What the experts say the Federal Government's budget means for the Australian housing market
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What the experts say the Federal Government’s budget means for the Australian housing market

The Albanese Government is initiating a range of measures to tackle the housing crisis, but experts fear it’s not enough

By Bronwyn Allen
Thu, May 16, 2024 10:55amGrey Clock 3 min

The $11.3 billion Homes for Australia plan unveiled in this week’s Federal Budget includes an additional $1 billion in funding – on top of $500 million previously pledged to help the states and territories fast-track the building of ‘enabling infrastructure such as new roads, sewers and energy, water and community infrastructure to create more areas for buyers to build their new homes.

Treasurer Dr Jim Chalmers handed down his third budget this week (Photo by Martin Ollman/Getty Images)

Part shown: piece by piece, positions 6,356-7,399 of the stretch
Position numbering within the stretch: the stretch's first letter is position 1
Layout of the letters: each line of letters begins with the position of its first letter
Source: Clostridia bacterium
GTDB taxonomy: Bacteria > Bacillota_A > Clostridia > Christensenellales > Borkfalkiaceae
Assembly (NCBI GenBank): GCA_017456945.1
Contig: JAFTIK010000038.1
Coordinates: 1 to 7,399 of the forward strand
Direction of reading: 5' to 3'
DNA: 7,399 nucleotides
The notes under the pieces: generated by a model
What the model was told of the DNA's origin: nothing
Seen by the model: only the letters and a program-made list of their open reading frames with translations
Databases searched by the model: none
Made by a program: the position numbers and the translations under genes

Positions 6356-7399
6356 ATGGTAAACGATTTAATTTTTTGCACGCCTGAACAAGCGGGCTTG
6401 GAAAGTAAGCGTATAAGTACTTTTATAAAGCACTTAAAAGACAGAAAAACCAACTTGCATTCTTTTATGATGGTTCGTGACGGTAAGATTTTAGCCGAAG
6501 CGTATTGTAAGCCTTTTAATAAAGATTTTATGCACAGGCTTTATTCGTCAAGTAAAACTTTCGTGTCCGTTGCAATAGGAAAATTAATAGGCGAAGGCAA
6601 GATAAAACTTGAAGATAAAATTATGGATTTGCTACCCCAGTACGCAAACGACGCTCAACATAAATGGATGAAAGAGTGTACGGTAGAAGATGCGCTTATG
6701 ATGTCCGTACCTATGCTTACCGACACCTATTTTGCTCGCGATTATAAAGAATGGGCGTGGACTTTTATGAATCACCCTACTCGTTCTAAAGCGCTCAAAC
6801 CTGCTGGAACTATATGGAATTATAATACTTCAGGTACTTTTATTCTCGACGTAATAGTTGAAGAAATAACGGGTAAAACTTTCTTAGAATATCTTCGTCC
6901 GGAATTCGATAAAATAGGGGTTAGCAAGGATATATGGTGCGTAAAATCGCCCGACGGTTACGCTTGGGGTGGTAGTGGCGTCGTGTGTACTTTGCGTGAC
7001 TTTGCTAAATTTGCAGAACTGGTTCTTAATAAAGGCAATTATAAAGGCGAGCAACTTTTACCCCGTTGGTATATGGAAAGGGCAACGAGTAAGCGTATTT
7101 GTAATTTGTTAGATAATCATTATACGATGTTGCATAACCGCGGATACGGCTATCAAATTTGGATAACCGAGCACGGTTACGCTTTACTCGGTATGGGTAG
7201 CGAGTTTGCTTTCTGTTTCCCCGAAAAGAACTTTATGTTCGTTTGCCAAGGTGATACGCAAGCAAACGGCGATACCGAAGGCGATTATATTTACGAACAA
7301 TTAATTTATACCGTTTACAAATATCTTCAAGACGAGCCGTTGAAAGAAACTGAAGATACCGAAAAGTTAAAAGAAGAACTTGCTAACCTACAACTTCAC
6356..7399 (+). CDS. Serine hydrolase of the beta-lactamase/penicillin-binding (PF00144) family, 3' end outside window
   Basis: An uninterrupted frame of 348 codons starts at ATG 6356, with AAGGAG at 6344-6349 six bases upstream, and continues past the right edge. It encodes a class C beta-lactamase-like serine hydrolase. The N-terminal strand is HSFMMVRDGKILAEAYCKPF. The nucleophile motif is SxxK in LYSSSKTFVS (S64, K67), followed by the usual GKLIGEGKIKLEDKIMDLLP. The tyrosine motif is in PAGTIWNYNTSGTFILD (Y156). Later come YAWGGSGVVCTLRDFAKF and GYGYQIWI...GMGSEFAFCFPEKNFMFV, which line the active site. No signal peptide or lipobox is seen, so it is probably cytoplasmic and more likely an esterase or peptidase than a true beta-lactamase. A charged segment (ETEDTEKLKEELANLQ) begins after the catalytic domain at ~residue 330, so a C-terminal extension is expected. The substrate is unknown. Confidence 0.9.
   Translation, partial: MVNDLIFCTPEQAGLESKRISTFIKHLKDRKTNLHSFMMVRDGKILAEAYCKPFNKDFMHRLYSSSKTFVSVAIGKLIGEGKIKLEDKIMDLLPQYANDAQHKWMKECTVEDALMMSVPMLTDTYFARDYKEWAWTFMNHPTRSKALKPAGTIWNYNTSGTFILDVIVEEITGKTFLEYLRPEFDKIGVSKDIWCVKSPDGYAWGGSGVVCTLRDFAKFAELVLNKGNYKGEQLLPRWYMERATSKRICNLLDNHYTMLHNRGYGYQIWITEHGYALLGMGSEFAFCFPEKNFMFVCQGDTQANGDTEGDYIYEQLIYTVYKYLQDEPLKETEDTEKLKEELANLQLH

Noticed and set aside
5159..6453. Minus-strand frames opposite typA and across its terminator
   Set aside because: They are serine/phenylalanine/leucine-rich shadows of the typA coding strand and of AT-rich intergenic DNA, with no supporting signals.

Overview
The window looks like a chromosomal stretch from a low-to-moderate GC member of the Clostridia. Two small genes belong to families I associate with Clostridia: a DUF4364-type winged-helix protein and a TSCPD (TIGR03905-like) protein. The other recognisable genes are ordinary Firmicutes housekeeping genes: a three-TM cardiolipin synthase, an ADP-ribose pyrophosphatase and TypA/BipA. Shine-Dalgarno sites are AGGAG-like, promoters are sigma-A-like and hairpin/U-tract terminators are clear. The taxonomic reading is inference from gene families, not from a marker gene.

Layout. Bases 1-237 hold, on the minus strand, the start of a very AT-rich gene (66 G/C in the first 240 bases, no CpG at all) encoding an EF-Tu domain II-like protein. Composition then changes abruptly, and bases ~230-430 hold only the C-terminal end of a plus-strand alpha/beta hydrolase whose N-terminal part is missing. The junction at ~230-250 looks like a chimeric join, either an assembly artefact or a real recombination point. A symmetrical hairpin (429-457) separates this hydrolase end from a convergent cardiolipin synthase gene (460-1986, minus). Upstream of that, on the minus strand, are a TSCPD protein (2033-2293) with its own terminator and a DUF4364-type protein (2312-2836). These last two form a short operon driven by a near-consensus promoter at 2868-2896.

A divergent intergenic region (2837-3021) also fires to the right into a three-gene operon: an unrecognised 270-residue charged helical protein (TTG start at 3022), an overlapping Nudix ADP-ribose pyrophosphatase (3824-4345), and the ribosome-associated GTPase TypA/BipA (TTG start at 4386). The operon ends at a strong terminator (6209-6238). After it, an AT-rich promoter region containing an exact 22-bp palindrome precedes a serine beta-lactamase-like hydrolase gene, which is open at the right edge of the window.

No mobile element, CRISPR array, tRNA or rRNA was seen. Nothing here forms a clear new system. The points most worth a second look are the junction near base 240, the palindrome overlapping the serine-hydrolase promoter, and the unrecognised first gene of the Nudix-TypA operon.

To support this goal, the Federal Government has also committed $90.6 million to grow Australia’s construction workforce, including 20,000 new fee-free places at TAFE and VET vocational colleges, as well as more skilled migrant visas. CoreLogic research director Eliza Owen commented: “This could add to labour supply to the tune of 22,000 workers, representing 1.7 percent growth in an industry where employment had an average quarterly increase of 0.7 percent over the past decade.”

More construction workers are desperately needed not only to help the Federal Government reach its target of 1.2 million new homes within five years, but also to offset the impact of construction company insolvencies. Ray White economist Nerida Conisbee points out that construction insolvencies continue to rise, with the latest ASIC figures showing 2,758 construction companies entered external administration over the 12 months to 31 March 2024.

Ray White economist Nerida Conisbee says insolvencies remain high in the building industry

Prime Minister Anthony Albanese said the budget encouraged the states and territories to kick start building”. He commented: “This Budget means more tradies, fewer barriers to construction, less talk and more homes. This isn’t about one suburb or one city or one state. It’s a challenge facing Australians everywhere and it needs action from every level of government.”